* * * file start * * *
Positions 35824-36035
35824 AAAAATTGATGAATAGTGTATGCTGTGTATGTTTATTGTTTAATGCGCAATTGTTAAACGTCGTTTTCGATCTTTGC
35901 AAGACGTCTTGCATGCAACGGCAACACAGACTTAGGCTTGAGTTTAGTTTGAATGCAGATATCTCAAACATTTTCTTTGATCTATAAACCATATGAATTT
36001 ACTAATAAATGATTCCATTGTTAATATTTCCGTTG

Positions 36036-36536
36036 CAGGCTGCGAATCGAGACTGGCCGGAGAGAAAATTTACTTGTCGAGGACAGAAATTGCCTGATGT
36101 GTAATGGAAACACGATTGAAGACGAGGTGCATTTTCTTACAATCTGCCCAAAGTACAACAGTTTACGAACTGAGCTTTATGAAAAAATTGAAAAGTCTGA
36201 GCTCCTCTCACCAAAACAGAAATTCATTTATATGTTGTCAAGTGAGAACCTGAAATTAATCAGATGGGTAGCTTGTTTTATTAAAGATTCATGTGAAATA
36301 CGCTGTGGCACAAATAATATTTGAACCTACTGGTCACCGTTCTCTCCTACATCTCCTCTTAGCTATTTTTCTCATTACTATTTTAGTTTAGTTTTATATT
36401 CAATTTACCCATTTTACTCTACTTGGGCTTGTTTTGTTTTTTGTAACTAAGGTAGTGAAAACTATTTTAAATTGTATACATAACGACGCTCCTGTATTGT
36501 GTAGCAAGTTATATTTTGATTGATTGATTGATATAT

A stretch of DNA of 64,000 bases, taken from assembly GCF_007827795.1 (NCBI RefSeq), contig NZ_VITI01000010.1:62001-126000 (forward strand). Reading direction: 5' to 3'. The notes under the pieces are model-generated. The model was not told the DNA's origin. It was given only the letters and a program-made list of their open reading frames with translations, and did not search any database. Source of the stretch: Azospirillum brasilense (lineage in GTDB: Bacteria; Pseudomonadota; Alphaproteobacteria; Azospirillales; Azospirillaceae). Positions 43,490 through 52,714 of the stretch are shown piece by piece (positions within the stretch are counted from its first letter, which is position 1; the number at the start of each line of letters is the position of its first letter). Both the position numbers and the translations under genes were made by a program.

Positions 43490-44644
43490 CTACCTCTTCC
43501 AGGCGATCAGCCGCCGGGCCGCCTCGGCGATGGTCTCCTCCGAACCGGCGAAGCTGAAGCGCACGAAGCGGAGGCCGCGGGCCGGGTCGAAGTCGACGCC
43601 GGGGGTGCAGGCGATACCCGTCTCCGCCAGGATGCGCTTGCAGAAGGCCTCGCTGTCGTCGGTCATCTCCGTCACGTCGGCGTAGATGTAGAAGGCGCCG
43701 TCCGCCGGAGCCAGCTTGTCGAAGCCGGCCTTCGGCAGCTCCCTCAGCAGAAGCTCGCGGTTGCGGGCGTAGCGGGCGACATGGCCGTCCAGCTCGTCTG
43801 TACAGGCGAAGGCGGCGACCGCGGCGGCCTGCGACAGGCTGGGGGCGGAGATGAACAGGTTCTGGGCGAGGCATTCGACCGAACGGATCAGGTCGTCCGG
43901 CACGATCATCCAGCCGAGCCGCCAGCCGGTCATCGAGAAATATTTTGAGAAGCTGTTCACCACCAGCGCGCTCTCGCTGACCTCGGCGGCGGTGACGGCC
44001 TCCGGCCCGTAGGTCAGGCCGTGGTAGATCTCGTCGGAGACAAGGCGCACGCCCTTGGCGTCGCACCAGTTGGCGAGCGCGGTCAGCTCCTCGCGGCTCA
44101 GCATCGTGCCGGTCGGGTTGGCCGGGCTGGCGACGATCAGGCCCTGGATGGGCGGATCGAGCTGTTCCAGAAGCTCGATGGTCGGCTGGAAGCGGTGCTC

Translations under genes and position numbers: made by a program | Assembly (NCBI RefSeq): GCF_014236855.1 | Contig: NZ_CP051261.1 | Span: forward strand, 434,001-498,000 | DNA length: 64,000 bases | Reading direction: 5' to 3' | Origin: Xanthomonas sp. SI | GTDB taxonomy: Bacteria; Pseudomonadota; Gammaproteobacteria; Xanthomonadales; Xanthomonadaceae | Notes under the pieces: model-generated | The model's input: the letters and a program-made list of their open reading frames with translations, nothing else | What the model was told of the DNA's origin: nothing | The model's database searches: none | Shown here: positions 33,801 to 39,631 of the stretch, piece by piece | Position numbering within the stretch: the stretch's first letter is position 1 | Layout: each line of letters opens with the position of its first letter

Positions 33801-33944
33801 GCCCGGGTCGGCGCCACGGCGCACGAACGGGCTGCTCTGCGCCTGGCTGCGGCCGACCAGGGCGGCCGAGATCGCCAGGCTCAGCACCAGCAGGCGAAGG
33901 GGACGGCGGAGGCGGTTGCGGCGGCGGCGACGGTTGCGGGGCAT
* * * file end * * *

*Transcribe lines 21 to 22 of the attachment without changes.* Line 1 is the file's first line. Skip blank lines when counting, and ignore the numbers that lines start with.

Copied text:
44101 GCATCGTGCCGGTCGGGTTGGCCGGGCTGGCGACGATCAGGCCCTGGATGGGCGGATCGAGCTGTTCCAGAAGCTCGATGGTCGGCTGGAAGCGGTGCTC

Translations under genes and position numbers: made by a program | Assembly (NCBI RefSeq): GCF_014236855.1 | Contig: NZ_CP051261.1 | Span: forward strand, 434,001-498,000 | DNA length: 64,000 bases | Reading direction: 5' to 3' | Origin: Xanthomonas sp. SI | GTDB taxonomy: Bacteria; Pseudomonadota; Gammaproteobacteria; Xanthomonadales; Xanthomonadaceae | Notes under the pieces: model-generated | The model's input: the letters and a program-made list of their open reading frames with translations, nothing else | What the model was told of the DNA's origin: nothing | The model's database searches: none | Shown here: positions 33,801 to 39,631 of the stretch, piece by piece | Position numbering within the stretch: the stretch's first letter is position 1 | Layout: each line of letters opens with the position of its first letter